The Federal Circuit recently held that the Patent Trial and Appeal Board is not constrained by parties’ proposed constructions and may, in fact, adopt an alternative construction that the Board raises for the first time at oral argument, so long as both sides have adequate notice and an opportunity to respond.
On May 8, the US Court of Appeals for the Federal Circuit affirmed the Patent Trial and Appeal Board’s (Board’s) decision to invalidate certain claims challenged in an inter partes review (IPR) proceeding based on an alternative construction previewed by the Board for the first time at oral argument and that no party had previously argued for or expected. As long as both parties offer constructions for that claim term prior to argument and are given an opportunity to respond during the argument, the court held that the Board may adopt that alternative construction in its final written decision without violating a party’s due process rights.
In Intellectual Ventures II LLC v. Ericsson Inc. et al., the Board granted three petitions for IPR filed by Ericsson and Google challenging different claims from two different Intellectual Ventures II (IV) patents, both of which claimed methods for selecting an appropriate bandwidth in a multibandwidth communication system.
In their briefing, the parties offered competing constructions of a key term recited in both patents: “an indication of an operating bandwidth.” IV advocated for one construction, Google contended that the plain and ordinary meaning should control, and Ericsson argued that IV’s definition was too narrow and no construction was needed. This debate carried over into the oral argument for each petition—an exchange later characterized by the Board as a “vigorous dispute over the proper construction.”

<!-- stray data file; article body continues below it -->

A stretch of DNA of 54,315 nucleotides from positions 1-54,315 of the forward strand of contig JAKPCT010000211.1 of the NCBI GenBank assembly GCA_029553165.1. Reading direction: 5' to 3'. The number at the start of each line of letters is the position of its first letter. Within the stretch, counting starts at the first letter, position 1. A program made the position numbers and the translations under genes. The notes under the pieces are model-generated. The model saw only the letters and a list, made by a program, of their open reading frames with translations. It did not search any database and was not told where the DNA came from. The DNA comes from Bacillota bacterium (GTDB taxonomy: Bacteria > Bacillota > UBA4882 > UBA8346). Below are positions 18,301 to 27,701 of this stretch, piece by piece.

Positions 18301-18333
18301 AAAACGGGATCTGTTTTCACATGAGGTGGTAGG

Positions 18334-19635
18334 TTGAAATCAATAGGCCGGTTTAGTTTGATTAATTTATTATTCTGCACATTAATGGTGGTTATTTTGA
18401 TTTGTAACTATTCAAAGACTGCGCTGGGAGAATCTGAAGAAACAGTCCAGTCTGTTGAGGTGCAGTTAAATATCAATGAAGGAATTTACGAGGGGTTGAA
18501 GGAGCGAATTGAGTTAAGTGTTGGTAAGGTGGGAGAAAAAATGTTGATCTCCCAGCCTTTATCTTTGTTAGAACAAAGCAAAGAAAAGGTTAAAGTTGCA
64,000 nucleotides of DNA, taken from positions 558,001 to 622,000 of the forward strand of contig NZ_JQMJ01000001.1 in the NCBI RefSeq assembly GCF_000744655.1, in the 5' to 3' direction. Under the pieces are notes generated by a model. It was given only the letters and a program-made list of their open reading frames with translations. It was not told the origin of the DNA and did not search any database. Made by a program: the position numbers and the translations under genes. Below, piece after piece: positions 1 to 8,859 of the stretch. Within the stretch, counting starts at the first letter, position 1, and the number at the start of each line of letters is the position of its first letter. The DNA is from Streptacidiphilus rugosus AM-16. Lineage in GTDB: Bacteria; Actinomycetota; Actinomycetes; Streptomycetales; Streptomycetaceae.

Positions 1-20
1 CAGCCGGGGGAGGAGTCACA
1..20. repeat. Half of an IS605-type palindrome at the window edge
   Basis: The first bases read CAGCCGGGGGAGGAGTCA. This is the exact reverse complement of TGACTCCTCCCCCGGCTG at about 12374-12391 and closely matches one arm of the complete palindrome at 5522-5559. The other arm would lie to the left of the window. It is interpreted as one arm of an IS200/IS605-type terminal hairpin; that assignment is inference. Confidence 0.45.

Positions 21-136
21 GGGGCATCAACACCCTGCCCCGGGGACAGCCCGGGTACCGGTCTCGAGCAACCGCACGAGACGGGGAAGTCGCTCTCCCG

During the oral argument, however, the Board sua sponte asked the parties whether it would be “sufficient for us to say that enough information is conveyed from the transmitter to the receiver so that the receiver can configure itself to receive that which is transmitted”—i.e., an alternative construction of the term that neither party had proposed and that was notably broader than IV’s proposed construction. Google’s counsel responded affirmatively. And although IV’s counsel disputed the Board’s proposed construction, it too conceded that “there’s no special requirement for the form of an indication of operating bandwidth.” In its final written decision, the Board relied solely on its alternative construction to find all challenged claims of the IV patents invalid over the cited references.
IV appealed on several grounds, including that the Board had denied it procedural due process by construing a claim term to mean something no party had proposed or expected.
The Federal Circuit disagreed. The court explained that “[d]ue process requires notice and an opportunity to be heard by an impartial decision-maker.” In other words, due process requires that the Board “give the parties an opportunity to submit facts and arguments for consideration,” so that each party may “present oral and document evidence in support of its case, as well as rebuttal evidence.” The court also reiterated that “the Board may not change theories midstream without giving the parties reasonable notice of its change.”